look like they were getting some sleep so that the men next to them would feel alone when
they were done, and could make the small talk that is such a vital part of lovemaking.
By the time the group of them boarded the old DC-3 for
the trip over some mountains in the South America, Oh Anns eyes had healed. Her rib
still hurt but bones, she knew, were like that. They did all the hard work of the body
with very little thanks, so it was understandable they would complain following actual
Oh Ann sighed audibly over the word complain, since
Youre Stanley Now had complained about her beating the very next day. One of the Men
Who Transport Very Fine had said, thats it, this aint no cruise ship, and
Youre Stanley Now would have to go, that this was a perilous trip in perilous times
and they could all be blown out of the water by even the smallest of governments seeking
training exercises for new ship crews or fresh airplane pilots. "Perilous
times," the man shouted at Youre Stanley Now, "require bravery and iron
discipline. Those who cavil and whine are like a terrible rust eating out the innards of
an old ship.
"You seek new lives, yet you would do it with old
laxities?" the man continued, actually shouting, screaming, the man clearly
hysterical, Oh Ann could see.
She could also see, for the first time, the gulls
following the ship, ugly sea gulls the stuff of evil and spitefulness in every
childrens story shed grown up with. Sea gulls ate your eyes and pissed on your
laundry and theyd lay eggs in the mouths of infants. It was even said the devil was
in all the sea gulls, that he deceived sailors into thinking land was near so that day
after day the screeching would drive them insane.
Oh Ann stopped thinking of gulls just then as she saw
a half dozen of the Men Who Transport Very Fine wrap her husband in a blue tarpaulin. She
worried that they would beat him when he was helpless, or that they would make him lie in
the sun that way, baking like meat in a stiff roll.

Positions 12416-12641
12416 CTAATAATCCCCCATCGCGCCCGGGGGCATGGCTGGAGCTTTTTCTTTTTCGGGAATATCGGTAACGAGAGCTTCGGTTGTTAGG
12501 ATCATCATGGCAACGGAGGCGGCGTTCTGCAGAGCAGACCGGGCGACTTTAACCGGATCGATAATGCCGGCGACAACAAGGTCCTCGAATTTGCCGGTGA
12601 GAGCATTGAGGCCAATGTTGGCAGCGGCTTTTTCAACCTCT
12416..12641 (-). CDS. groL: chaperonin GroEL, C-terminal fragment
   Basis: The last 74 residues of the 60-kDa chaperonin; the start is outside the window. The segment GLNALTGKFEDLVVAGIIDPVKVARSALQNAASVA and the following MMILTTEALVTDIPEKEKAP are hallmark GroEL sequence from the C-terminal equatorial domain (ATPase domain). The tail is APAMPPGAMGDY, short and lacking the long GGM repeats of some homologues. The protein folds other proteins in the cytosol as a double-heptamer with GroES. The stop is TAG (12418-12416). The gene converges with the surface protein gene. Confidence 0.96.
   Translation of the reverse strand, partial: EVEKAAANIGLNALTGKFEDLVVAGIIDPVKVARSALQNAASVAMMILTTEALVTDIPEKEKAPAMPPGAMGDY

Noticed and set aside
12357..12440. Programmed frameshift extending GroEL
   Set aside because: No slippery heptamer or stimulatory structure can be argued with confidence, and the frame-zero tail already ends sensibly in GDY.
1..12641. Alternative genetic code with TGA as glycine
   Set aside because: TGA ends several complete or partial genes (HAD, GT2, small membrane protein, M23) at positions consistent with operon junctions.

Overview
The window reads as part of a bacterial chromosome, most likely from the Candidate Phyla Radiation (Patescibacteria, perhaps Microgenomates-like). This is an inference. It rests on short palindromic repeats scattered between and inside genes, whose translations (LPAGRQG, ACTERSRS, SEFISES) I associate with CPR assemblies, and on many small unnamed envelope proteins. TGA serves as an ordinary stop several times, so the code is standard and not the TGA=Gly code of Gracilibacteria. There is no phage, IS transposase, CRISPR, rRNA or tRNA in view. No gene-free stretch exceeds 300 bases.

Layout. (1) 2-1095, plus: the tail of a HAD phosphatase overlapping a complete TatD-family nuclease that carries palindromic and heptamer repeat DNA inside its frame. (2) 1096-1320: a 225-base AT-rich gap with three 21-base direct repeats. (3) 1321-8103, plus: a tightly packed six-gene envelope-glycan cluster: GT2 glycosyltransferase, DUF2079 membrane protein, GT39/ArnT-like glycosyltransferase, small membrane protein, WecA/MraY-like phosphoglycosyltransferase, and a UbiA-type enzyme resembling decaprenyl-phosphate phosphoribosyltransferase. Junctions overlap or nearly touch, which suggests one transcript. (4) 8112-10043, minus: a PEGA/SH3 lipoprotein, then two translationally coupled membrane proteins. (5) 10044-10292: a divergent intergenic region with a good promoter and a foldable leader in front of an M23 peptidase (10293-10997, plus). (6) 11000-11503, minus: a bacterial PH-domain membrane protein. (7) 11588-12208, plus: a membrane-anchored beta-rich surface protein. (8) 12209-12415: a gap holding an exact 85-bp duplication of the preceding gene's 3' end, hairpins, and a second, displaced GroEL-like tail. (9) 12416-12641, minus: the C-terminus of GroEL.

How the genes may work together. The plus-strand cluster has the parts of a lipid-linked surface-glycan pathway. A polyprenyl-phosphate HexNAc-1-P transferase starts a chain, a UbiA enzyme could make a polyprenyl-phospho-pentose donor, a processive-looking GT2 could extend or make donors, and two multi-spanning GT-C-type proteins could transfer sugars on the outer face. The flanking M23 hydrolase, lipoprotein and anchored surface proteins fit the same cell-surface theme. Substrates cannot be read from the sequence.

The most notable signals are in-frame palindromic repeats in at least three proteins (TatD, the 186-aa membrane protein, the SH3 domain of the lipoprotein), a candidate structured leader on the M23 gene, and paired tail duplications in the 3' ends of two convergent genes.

"Woman!" they shouted at Oh Ann.
"I will not have you hurt my man!" Oh Ann
"Then lead him to the bow of the ship," they
said, "where his impudence will guide us over the never-ending sea."
Oh Ann draped her arm across her wrapped
husbands shoulders and said, "Youre Stanley Now, I am afraid."
Her husband gave her words of reassurance, though they
were muffled by the heavy plastic wrap. He was asking her about the sky and what color it
was, if it was cloudy or if there was a good sun that reminded her of the afternoons
theyd spent grilling meat in the park and walking barefoot in the shallows of the
Lake of Saving Heroes. She said yes, of course, to all of his memories, and she said when
they got to the America they would do all those things again. Already, she said,
shed read about hot dogs and hamburgers and how to cook them on a portable fire.
Then she remembered hed asked about the sky and she said it was delightful, that the
sea air was as crisp as pickles, the ocean filled with waves that looked like gently
"Okay," one of the Men Who Transport Very
Fine said, in English, too, unaccented as though he were reading drama on the CNN program,
"heres the deal."
With that, Youre Stanley Now was pushed into the
sea and Oh Ann could only think, one minute ago I was a wife and now I am a widow
or perhaps I will be wife to all these men, a sickened wretch whose idea of the future is